Graham Wilkinson, general manager (VIC & WA) for Columbus, looks at the divisive topic of data – and how to make it more useful.
Lately I’ve been thinking about the rise of big data, and the many ways it has both shaped and fragmented our industry. Programmatic has given marketers the license to talk about data incessantly, regardless of the fact that a majority of us don’t have formal training or qualifications in this space.
For the last 3 or 4 years, data has been a widely discussed and often divisive topic around the world, in part thanks to Edward Snowden and Julian Assange. During this time I’ve been involved in, as I’m sure many of you have, countless meetings discussing data washing, buying, stitching, binding, matching, modelling – the list goes on. To add to the complexity, the source of this data can be equally baffling – 1st party, 3rd party, site-centric, ad-centric, etc.
This fundamental evolution of marketing has spawned a fragmented industry – one full of businesses that claim to make data more accessible, but very rarely do they make it more useful.
The Untapped Data Goldmine
To circle back to the beginning, it dawned on me that although search marketers have been privy to many of these data-centric conversations, we have been guilty of not really getting involved or adding true value. It’s the nature of any search marketer to optimise and create efficiency, which requires forensic investigation at a granular level. This is great when your job is to drive down a brand’s cost-per-acquisition, or increase return-on-investment, but it can often be a debilitating trait to have when looking for macro trends.
The reality is that search and performance marketers are sitting on a data goldmine that is not being tapped into from a wider behavioural, media and marketing sense. We need to sit forward in conversations about data and start to add real value. One simple way we can do this is by using the free Google Trends tool to gain behavioural insight into major events. Primarily, this tool is used to map overall search volume at a brand or category level to justify increased investment into search. In actuality, Google Trends can do a whole lot more than that.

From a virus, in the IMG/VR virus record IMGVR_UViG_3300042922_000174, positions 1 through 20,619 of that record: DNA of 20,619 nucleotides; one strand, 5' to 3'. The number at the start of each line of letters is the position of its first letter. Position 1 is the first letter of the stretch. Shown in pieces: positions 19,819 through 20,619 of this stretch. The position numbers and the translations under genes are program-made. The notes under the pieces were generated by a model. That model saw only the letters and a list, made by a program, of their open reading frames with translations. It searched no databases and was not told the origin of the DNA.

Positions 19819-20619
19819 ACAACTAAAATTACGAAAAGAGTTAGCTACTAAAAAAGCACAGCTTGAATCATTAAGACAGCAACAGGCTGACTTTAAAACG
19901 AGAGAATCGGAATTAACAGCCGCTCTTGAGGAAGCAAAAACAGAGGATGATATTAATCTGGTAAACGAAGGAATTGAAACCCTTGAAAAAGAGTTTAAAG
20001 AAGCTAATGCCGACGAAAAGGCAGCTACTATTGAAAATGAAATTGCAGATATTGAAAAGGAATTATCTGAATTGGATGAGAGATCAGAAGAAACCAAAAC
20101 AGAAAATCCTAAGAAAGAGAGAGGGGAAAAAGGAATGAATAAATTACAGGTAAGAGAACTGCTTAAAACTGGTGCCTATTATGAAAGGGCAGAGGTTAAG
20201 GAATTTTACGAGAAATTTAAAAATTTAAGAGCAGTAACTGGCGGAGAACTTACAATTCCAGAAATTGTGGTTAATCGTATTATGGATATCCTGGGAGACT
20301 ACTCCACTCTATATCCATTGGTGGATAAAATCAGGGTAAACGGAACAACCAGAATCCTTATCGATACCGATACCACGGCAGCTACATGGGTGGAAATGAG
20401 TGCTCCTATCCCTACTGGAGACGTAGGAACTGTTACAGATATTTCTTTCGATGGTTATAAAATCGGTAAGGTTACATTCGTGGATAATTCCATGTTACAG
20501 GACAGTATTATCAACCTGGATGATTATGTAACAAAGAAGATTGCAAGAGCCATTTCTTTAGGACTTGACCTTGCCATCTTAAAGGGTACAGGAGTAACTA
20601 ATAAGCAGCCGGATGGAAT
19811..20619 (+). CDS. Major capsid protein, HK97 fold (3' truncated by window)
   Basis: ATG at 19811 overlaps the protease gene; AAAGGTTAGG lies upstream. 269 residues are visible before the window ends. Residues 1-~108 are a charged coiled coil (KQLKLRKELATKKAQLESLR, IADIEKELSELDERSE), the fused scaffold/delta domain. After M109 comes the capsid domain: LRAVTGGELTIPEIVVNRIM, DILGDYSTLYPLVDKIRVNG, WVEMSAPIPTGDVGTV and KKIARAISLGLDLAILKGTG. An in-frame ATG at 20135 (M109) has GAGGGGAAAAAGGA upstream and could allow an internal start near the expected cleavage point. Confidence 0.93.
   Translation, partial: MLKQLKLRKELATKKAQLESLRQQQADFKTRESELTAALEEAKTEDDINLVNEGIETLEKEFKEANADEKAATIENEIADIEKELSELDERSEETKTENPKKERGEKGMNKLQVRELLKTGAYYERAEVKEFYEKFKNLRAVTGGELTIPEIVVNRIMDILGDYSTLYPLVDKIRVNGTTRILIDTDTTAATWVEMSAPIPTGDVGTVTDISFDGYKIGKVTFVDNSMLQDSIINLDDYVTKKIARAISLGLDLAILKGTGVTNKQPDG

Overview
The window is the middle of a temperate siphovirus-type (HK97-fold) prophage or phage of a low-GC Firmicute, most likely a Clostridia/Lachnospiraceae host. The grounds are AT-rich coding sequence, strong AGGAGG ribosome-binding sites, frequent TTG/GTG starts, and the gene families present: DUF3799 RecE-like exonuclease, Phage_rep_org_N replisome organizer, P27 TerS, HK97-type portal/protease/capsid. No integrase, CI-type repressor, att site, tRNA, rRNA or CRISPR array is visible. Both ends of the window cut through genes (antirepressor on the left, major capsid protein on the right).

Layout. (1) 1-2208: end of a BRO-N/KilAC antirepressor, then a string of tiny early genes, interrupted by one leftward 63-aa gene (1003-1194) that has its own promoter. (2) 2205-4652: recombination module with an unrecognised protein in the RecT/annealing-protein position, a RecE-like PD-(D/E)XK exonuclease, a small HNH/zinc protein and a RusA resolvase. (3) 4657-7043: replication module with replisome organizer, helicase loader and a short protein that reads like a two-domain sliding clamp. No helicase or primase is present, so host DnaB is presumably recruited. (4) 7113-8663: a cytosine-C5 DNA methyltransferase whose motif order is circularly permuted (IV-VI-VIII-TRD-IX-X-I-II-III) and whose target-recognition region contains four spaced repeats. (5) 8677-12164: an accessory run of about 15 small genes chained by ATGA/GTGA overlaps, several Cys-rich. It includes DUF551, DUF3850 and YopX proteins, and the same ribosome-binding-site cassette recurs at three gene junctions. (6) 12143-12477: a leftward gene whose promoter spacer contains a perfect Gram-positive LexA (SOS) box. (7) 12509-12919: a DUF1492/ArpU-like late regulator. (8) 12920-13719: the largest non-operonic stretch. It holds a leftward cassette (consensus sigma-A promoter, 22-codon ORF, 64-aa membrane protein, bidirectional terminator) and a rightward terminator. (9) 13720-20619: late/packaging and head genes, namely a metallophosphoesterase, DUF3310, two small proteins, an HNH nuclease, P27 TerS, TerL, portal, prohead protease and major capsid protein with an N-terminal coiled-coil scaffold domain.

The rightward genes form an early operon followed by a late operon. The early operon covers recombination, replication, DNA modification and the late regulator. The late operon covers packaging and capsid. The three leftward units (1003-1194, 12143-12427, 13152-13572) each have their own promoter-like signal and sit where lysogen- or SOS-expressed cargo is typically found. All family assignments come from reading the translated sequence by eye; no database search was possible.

The Proof Point
The team at Columbus recently conducted some analysis into the impact that the Olympics has on search behaviour during the event. We wanted to test the hypothesis that consumers only have finite levels of interest; that when they are distracted by a major global event like the Olympics, it acts to monopolise their attention and take them away from their everyday tasks.
We looked at search volumes for 50 of Australia’s top brands across a breadth of verticals, including automotive, finance, FMCG and travel. We analysed three weeks of search data in total, spanning before, during and post the Olympic period. We then compared the data for the same period, across a number of non-Olympic years.
Attention is Finite
During a three week Olympics, search volume for these brands decreased on average by 2.6% compared to the same time period in non-Olympic years. Additionally, the three weeks following the Olympics showed an increased average search volume of 5.4% when compared to the same time period in a non-Olympic year.
Although this study is by no means conclusive, it gives some valuable insight into behaviour during a major event like the Olympics. Contrary to what Google may tell us, this study indicates that there is only a finite amount of search volume available. More broadly, there is only so much attention we can look to capture at any given time.
As human beings, we can’t feasibly be searching for the latest result in the 100m Olympic sprint and at the same time be looking to renew our health insurance. This phenomenon is not exclusive to the Olympics - we see similar trends when a new iPhone is launched or more recently during the American elections. These ‘black holes’ seem to appear, suck a huge amount of attention volume inside, and then vanish as quickly as they appeared.
Develop Your Own Hypotheses
As an industry, it is important to realise that our futures lie well beyond the bounds of search and performance and much more in the realms of predictive analytics, behavioural analysis and data driven marketing.
My challenge to anyone reading this is to put Google Trends or data in general, to the test.
Develop your own hypotheses, test them and start to lean forward in broader data conversations.
By Columbus general manager, Graham Wilkinson